LGLC Receives Donation of Land in South Basin

Bolton Landing, NY – The Lake George Land Conservancy (LGLC) has been given a donation of 4.4 acres of undeveloped land in the Town of Lake George. This property borders the LGLC’s 12-acre East Brook Preserve and includes more than three acres of wetlands and 600 feet of forested steam corridor that help to naturally protect water quality.

The “East Brook Addition” donation was gifted to the LGLC by Karen Azer and her late mother Helene Horn.

“I am glad the parcel will remain forever wild,” said Karen Azer, “not only benefiting water quality but also protecting habitat for wildlife.”

LGLC Executive Director Mike Horn (no relation to Helene Horn) said, “We are incredibly grateful to Karen and Helene for their generous donation of land for conservation. Their gift creates a legacy that will forever work to protect Lake George.”

In total, the newly expanded East Brook Preserve includes more than 1,100 feet of East Brook, one of the top ten tributaries of Lake George, and is heavily forested with some impressive hemlock, white pine, ash and sugar maples scattered throughout.

The original 12-acre East Brook property was protected in 2018 with a bargain sale from the McPhillips family, who desired to see the land protected. Around the same time, the LGLC helped to protect the 317-acre McPhillips Preserve on neighboring French Mountain, in partnership with the Towns of Lake George and Queensbury. More than 2,000 feet of seasonal streams flow down the steep slopes of the McPhillips Preserve and join with East Brook far below.

Since Lake George flows north, protection of its headwaters in the south, including tributaries like East Brook, is imperative to its overall health. This region of Lake George is also facing intense development pressure, creating all the more urgency for conservation of key areas like streams, shoreline, and sensitive, steep slopes that are susceptible to erosion. For this reason, the LGLC’s South Basin Conservation Initiative focuses on key lands such as the East Brook Addition as important for long-term protection of the lake’s water quality.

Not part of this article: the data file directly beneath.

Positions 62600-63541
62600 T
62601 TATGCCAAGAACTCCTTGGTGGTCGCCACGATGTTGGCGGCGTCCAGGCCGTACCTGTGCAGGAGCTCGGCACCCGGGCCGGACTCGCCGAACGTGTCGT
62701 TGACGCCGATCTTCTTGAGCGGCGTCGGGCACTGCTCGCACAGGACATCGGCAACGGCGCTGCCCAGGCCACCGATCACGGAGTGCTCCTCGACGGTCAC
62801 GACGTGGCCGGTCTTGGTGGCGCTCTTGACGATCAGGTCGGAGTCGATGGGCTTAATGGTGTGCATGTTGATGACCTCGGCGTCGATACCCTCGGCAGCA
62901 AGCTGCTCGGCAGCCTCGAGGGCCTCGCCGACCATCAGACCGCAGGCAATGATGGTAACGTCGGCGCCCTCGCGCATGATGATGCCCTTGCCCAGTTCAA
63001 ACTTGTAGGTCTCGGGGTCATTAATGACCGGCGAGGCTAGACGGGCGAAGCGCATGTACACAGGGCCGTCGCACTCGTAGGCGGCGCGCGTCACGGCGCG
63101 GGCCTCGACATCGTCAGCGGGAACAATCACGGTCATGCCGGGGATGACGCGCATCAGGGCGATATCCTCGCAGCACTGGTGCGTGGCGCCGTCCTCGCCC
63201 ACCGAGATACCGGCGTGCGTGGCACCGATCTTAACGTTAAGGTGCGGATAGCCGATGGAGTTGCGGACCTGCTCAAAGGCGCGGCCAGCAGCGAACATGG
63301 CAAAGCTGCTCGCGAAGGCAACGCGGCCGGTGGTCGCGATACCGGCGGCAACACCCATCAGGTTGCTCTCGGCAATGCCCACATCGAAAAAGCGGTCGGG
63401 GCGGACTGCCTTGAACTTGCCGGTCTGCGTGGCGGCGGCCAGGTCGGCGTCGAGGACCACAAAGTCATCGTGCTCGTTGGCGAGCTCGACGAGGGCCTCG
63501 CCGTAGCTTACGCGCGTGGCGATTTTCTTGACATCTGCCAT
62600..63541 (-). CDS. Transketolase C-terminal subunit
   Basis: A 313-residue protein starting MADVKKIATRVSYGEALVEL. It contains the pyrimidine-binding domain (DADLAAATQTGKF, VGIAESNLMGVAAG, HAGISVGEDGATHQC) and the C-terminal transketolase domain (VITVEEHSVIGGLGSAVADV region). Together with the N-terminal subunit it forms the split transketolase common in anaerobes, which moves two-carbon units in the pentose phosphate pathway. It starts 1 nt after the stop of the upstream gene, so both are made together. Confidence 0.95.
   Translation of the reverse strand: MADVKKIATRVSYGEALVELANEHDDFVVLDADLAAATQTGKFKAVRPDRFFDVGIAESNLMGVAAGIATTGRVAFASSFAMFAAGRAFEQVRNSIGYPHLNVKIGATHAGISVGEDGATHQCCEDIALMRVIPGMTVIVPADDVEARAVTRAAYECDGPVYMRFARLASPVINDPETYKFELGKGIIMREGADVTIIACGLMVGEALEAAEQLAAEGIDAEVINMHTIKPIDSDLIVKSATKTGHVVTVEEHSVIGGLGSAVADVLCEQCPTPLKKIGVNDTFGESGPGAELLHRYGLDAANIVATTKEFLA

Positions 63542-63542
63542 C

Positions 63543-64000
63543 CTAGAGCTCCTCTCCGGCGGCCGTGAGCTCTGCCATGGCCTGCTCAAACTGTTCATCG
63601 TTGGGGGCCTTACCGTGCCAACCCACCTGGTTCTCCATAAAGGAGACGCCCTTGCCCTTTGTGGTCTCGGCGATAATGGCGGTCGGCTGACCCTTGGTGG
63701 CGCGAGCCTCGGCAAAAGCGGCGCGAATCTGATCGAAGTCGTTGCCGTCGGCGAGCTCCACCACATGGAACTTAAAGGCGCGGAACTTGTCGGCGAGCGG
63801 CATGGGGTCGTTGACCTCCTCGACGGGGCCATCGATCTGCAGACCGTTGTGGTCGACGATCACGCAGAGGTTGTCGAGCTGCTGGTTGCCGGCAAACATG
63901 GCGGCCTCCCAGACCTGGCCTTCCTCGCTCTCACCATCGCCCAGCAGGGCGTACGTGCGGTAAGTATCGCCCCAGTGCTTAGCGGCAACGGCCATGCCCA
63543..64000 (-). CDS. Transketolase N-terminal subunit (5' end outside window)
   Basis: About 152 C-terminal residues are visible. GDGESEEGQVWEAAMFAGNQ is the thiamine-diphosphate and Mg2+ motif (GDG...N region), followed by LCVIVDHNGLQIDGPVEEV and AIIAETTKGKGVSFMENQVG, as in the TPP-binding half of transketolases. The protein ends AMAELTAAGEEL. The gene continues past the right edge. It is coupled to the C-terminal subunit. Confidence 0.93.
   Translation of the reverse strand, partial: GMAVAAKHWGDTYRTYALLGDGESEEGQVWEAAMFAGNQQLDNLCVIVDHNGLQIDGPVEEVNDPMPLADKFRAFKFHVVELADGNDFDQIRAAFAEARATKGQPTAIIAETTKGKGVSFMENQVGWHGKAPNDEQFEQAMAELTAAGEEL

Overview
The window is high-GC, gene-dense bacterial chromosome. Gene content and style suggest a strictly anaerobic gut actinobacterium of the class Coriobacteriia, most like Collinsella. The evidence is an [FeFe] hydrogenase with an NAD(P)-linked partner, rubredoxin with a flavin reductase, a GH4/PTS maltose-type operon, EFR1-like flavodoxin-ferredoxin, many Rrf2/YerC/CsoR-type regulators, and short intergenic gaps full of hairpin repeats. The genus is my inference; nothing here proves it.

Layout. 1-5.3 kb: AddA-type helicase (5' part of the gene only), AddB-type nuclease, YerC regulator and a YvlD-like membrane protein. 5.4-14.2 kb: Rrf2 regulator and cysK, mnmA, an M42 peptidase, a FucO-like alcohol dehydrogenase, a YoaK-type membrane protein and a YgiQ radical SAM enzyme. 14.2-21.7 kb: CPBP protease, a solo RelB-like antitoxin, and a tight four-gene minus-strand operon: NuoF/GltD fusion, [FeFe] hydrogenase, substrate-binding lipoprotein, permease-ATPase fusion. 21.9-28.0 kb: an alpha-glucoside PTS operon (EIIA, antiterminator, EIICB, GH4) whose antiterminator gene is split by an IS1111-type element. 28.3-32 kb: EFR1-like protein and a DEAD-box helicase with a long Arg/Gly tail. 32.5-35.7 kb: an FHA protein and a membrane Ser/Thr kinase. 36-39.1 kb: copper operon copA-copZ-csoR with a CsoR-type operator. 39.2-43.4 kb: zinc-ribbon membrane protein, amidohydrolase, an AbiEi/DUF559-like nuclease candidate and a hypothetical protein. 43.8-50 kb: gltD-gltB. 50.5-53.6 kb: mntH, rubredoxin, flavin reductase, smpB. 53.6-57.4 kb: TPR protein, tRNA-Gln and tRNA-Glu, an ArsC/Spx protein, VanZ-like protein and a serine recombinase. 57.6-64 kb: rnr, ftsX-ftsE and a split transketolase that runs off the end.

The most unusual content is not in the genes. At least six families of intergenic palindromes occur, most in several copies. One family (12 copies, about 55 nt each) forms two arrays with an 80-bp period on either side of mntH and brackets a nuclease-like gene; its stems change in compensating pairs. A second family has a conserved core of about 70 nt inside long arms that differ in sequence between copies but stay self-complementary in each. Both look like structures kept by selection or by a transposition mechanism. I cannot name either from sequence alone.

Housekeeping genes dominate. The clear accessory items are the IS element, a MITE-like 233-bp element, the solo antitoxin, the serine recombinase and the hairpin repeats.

To date, the LGLC has protected a total of 2,736 acres within the south basin. In addition to its important water quality protection, these properties provide significant recreational opportunities. The LGLC plans to open a trail on the East Brook Preserve which will include educational signage. Once completed, this trail will link to the Lake George Elementary School’s extensive nature trails. A crosswalk on Bloody Pond Road will ultimately connect the East Brook Preserve to the McPhillips Preserve. The Town of Lake George is working to create a multi-use trail system on the McPhillips Preserve. The finished trail system is expected to include several miles of challenging trails for hiking and mountain biking, and offer a clear view of Lake George’s south basin, including Prospect Mountain on the opposite side.